Phil:

But when has it been a good time to be a horse?


Ed:

Probably during the mega horse era of the Pleistocene. And during the reign of Caligula when his horse Incitatus achieved the highest ever political office achieved by a horse.


Phil:

I think a horse party leader would be a conservative.


Ed: 

Why’s that Phil?


Phil: 

Because his government would be strong and stables.


Anyway, the captives the Texans wanted weren’t sent back. They were instead barbecued till crispy golden.

The irony was that the Comanche who went to San Antonio actually advocated peace with the Texans. These were the Penatekas (Pen-ah-took-uh). 


The one Comanche band that already mixed with the Europeans. They didn’t see their trip as a declaration of war. They were just popping into town with their families for a spot of trade, maybe a bite to eat and just enough time to pop to the post office.


And the Pan-ah-took-uh headmen who were killed generally pushed for peace. Whereas the others back in Comancheria (like Pah-hah-yuco, Old Owl, Little Wolf and Buffalo Hump) were already less inclined to talk peace. They had been more hawkish among the Panuhtookuh and now their resolve had been strengthened.

This is particularly true of Buffalo Hump – whose Nermenuh name [nermeh] was Po-cha-na-quar-hip or “erection that won’t go down.” 


He was always ready for action.


[Matrix - why oh why didn’t I take the BLUE pill]


See, Buffalo Hump had a plan. While the Texans wanted to extend Texas to the Pacific, he wanted to drive the Texans into the Gulf of Mexico. So, he gathered 1,000 Comanche to go campaigning, consisting of 400 warriors and 600 camp followers.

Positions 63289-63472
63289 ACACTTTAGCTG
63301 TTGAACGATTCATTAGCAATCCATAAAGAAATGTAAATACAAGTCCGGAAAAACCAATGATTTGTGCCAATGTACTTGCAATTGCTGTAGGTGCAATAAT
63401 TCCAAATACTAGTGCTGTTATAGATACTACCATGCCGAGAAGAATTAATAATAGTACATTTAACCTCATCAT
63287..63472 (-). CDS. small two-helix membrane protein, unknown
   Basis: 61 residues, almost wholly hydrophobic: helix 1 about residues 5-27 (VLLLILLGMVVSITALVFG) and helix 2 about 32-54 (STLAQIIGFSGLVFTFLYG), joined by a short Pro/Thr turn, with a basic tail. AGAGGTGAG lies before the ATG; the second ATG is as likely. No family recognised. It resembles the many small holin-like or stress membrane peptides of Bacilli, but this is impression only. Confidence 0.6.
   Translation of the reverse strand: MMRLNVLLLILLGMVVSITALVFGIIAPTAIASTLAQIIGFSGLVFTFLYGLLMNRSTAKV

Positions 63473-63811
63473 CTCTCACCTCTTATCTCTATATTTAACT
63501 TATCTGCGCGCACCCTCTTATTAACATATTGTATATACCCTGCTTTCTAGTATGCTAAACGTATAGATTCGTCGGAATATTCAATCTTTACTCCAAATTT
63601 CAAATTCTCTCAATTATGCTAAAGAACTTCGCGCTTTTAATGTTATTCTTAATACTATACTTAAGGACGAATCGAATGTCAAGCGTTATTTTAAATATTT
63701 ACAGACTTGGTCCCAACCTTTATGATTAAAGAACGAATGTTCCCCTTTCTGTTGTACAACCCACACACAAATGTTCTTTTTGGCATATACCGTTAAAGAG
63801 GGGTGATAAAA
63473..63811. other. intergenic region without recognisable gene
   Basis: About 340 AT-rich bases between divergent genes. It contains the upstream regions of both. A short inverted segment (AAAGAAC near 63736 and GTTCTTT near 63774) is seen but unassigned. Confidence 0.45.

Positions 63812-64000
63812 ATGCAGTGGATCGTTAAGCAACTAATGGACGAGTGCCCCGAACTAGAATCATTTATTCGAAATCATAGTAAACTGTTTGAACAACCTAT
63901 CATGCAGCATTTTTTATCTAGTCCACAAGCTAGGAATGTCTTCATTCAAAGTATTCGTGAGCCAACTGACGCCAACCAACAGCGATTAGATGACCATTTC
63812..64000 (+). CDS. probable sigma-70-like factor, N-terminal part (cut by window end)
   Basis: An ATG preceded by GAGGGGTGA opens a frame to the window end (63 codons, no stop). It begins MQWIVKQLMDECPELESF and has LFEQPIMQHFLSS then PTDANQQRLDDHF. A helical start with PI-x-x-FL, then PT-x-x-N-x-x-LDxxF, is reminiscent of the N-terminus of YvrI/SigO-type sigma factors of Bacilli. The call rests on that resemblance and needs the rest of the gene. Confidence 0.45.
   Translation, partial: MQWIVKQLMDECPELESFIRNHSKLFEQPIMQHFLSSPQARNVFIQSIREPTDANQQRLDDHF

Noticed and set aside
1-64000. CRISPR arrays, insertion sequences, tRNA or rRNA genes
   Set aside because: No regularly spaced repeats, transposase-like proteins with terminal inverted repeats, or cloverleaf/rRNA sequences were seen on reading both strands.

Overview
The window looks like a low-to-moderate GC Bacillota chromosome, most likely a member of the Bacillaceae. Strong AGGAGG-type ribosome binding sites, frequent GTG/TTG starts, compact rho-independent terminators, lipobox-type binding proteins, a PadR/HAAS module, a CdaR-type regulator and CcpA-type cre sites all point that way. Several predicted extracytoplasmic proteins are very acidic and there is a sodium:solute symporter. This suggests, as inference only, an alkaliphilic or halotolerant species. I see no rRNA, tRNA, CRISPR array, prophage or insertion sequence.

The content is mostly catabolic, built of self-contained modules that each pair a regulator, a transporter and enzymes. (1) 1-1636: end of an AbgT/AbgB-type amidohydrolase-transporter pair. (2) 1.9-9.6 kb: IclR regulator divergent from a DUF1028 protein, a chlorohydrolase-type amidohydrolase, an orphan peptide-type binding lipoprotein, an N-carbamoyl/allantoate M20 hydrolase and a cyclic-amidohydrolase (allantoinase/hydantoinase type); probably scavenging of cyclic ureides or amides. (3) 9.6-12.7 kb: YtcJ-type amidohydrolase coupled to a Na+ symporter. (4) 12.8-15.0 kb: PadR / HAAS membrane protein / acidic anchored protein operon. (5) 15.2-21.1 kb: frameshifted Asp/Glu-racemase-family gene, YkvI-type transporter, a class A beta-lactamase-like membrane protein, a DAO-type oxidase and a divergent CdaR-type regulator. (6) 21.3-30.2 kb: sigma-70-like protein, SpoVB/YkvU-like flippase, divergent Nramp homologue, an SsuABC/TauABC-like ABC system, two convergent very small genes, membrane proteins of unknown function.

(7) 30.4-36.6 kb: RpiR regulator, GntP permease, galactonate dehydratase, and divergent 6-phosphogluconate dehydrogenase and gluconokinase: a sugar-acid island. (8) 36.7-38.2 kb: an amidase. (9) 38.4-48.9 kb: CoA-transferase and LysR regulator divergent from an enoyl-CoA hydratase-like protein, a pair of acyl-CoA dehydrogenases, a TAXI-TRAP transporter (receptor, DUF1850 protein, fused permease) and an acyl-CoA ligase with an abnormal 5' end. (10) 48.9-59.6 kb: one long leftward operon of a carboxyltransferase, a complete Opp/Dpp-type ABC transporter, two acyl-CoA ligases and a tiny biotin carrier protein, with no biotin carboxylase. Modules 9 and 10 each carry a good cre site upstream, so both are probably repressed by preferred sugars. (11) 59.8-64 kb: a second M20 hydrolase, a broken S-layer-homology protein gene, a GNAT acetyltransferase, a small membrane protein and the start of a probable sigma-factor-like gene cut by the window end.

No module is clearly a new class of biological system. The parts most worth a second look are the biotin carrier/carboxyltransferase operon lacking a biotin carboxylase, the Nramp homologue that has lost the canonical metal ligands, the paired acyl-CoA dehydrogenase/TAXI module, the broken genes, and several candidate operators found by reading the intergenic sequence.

During 1840, Buffalo Hump, AKA, Chief Viagra, went on the rampage. Settlements were raided and horses were taken. 


But sort of achieving his aims, Buffalo Hump did get down to Linville, on the coast of Texas. And the occupants did indeed flee into the sea – many escaping by ship.


But Linville was a port full of warehouses loaded with great merch – and the Panuhtookuh band were so delighted with what they found that they dressed themselves in top hats, pantaloons and other finery. They also loaded up lots of stolen horses with all manner of merch as well as taking hostages.

Their gain was obviously the residents of Linville's loss.


Mrs Watts, the unlucky wife of the unluckier murdered customs inspector, was only saved from abuse when Comanche warriors couldn’t work out how to take off her whalebone corset, but was loaded up on a horse anyway. This same corset later also deflected an arrow, and she was eventually able to escape with minor sunburn.


Phil: [get some appropriate music]


You always hear about the drawbacks of whalebone corsets - long term health conditions, female suppression, whale murder but you never hear about the many benefits…


Maybe it’s time we had a fresh look at whalebone corsets.


The problem with armies weighed down with plunder is that they're easy targets.


A force of 125 Texans decided to ambush the loot heavy convoy, but made a bit of a mess of it when they decided to dismount from their horses to fight the Comanche. As we’ve learned by now, this was a terrible mistake against such a fearsome light cavalry. 


Luckily for the Texans, the Comanche seemed more interested in holding onto their loot than slaughtering white men that day – so the Texans escaped relatively unscathed.